It’s the 11th of November, 1920, and we’re in Albert Square, Manchester. Eleven o’ clock is approaching and the streets are packed. People have climbed onto the monuments in the square, they’re up on the roofs all around, and there are faces in every window. We’re standing next to a journalist from the Manchester Guardian and he’s watching, and noting, the mood of the crowd. The Town Hall clock strikes eleven, a bugle sounds, and then silence descends. ‘The effect upon the people was curious,’ the journalist writes in his notepad.
‘Everyone stood very still; no one sought his neighbour’s eye or passed remark. The stress of movement had passed from the street and given way to the stress of emotion – emotion displayed awkwardly, perhaps, but deeply felt. The hush deepened. It had spread over the whole city and become so pronounced as to impress one with a sense of audibility. It was a silence which, in the words of an Italian poet, “had its language and its prayers” – a silence which was almost pain. Market Street seemed to have become transfigured into a cathedral nave in which women and men were offering an unspoken devotion. And the spirit of memory brooded over it all.’
After the service, the crowds cheered as the men of the Manchester battalions marched past and it was at this point that many people wept. ‘The marching tunes were so unbearably jolly,’ the journalist noted.
The formal service of remembrance was held in Albert Square, but the two minute’s silence was observed throughout Manchester:
‘In the mills of Manchester there was the abrupt cessation of the whirr and din of the looms and the silence of the weaving sheds as men and women stopped work to think what might have been, and the quick resumption as if nothing had happened. In the municipal schools children and teachers stood in silence, with bowed heads and hands together… In public places of business, such as the General Post Office, there was the same curious effect, as of a clock being stopped and then, after a spell beginning again.’[i]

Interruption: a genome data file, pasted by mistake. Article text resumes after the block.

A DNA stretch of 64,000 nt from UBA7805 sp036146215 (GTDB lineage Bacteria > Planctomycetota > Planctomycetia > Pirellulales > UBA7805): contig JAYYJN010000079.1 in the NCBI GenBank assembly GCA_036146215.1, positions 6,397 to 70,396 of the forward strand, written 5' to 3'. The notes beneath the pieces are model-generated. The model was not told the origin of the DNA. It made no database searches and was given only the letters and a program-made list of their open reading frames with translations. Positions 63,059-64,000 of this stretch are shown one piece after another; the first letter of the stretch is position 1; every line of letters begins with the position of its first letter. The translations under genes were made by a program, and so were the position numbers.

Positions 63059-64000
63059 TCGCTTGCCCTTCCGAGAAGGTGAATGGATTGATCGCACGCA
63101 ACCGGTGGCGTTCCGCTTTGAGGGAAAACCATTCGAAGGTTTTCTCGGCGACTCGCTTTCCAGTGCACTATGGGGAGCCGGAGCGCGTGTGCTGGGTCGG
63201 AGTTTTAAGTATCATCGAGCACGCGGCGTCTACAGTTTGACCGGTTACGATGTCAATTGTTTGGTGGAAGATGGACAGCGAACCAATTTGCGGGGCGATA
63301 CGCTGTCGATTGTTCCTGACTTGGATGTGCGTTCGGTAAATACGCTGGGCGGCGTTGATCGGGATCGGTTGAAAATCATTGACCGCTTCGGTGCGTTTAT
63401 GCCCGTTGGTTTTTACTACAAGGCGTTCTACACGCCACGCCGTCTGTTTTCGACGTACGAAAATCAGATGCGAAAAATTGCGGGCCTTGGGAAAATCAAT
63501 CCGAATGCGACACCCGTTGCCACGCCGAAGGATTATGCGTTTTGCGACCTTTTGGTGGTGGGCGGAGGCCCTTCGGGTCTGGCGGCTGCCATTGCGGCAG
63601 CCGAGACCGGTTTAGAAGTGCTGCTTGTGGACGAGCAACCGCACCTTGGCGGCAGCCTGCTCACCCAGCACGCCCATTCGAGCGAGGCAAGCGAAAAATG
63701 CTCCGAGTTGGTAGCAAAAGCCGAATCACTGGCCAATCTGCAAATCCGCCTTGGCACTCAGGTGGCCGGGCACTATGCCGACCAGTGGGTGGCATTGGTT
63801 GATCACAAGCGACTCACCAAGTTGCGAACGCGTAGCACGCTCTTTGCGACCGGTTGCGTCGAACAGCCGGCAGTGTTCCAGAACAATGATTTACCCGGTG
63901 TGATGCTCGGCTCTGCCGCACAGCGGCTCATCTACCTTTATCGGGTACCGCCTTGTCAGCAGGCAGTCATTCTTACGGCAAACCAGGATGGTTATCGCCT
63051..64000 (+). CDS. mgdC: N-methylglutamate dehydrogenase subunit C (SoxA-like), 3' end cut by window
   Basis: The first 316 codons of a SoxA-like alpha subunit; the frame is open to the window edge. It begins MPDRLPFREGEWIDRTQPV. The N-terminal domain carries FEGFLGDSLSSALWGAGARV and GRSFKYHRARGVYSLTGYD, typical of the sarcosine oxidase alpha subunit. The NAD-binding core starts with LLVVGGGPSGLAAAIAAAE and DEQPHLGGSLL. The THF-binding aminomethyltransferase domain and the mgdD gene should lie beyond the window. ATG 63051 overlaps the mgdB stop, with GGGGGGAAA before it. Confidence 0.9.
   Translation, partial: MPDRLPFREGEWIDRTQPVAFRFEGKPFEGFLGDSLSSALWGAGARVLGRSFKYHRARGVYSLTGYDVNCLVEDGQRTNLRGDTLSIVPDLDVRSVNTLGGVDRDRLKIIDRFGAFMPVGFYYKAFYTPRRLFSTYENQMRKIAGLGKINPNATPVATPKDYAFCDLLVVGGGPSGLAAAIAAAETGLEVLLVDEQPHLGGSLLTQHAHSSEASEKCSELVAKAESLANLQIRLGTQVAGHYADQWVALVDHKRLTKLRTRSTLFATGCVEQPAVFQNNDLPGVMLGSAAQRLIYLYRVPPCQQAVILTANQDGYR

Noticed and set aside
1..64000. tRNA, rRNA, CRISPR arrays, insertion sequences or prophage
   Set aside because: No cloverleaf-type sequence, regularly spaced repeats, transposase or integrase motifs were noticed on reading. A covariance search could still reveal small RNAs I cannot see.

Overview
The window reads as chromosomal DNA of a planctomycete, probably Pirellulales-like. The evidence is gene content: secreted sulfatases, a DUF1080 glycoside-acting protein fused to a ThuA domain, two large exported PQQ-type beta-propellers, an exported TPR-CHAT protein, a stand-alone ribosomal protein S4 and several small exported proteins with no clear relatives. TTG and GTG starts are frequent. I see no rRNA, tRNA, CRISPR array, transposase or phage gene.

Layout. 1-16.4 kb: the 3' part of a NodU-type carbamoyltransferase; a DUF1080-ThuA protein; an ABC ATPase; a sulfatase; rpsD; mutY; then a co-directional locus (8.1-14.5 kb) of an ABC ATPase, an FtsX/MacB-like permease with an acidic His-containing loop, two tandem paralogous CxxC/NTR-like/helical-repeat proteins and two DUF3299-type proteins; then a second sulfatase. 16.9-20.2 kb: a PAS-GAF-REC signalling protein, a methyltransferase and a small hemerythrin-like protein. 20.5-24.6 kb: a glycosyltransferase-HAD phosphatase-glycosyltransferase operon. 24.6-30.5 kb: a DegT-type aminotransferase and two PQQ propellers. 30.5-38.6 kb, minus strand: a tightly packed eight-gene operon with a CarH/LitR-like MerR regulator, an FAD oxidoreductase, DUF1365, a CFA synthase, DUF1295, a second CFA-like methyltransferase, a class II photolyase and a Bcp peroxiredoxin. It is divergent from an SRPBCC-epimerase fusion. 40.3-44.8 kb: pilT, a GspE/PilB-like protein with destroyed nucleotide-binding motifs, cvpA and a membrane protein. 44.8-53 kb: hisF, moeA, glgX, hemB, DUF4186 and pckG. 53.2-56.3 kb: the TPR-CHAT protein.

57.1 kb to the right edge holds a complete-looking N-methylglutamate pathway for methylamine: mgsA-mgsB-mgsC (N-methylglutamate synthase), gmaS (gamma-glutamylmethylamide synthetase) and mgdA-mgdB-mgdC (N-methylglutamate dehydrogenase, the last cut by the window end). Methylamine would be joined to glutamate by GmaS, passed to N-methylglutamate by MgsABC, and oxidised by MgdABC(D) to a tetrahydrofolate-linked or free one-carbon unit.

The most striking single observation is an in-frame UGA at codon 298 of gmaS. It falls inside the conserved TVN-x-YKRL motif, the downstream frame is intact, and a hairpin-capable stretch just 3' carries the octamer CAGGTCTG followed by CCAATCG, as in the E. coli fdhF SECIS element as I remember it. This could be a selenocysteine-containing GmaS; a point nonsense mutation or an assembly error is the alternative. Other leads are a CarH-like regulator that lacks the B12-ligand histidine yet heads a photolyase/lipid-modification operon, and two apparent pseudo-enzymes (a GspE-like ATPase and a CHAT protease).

‘Lest we forget’
After the battalions had marched through Albert Square, they moved on to St Ann’s Square, where wreaths were laid on the South African War Memorial. This would be the pattern for the first five years after the end of the war, but for many it didn’t seem quite right. In November 1921 a letter was published in the Manchester papers, signed ‘Lest we forget’. It asked: ‘As Armistice Day draws near I would like again to inquire the reason why Manchester has not erected a city cenotaph in commemoration of its lives given and sacrificed?’[ii]
In 1922 a War Memorial Committee was appointed. It would be required to choose a ‘suitable monument’, and an appropriate site for it, but at no greater cost than £10,000. (This was a relatively modest target; Rochdale had recently raised £30,000 for its cenotaph). Local businessmen immediately offered substantial donations, but that wasn’t the spirit that the War Memorial Committee sought. As the monument was to commemorate all of Manchester’s lost sons – ‘drawn from all sections of the community’ – the Committee felt strongly that it should ‘be the gift not of a comparatively few individuals but of the city as a whole’. A public subscription was opened and it was emphasised that even the smallest contributions would be welcomed.[iii]
The disputes and difficulties that would follow over the next couple of years underline the scale of the War Memorial Committee’s responsibility – and how much this mattered to local people.
‘The Unknown Warrior is the Defrauded Warrior too’
The Committee initially recommended that the memorial should be sited in Albert Square – the ‘pivot’ and ‘first position of honour in the city.’ It was proposed that all existing statuary be removed from the Square, including the Albert Memorial, in order that the war memorial would be the one dominating feature. To that end, an approach had been made to the King who duly consented to the re-siting of the Albert Memorial.[iv] The Manchester Guardian’s C. E. Montague applauded this bold plan – and the King’s ‘handsome assent’ to it: